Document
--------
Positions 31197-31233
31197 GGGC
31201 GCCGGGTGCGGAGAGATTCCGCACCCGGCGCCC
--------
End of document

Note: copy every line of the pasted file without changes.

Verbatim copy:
Positions 31197-31233
31197 GGGC
31201 GCCGGGTGCGGAGAGATTCCGCACCCGGCGCCC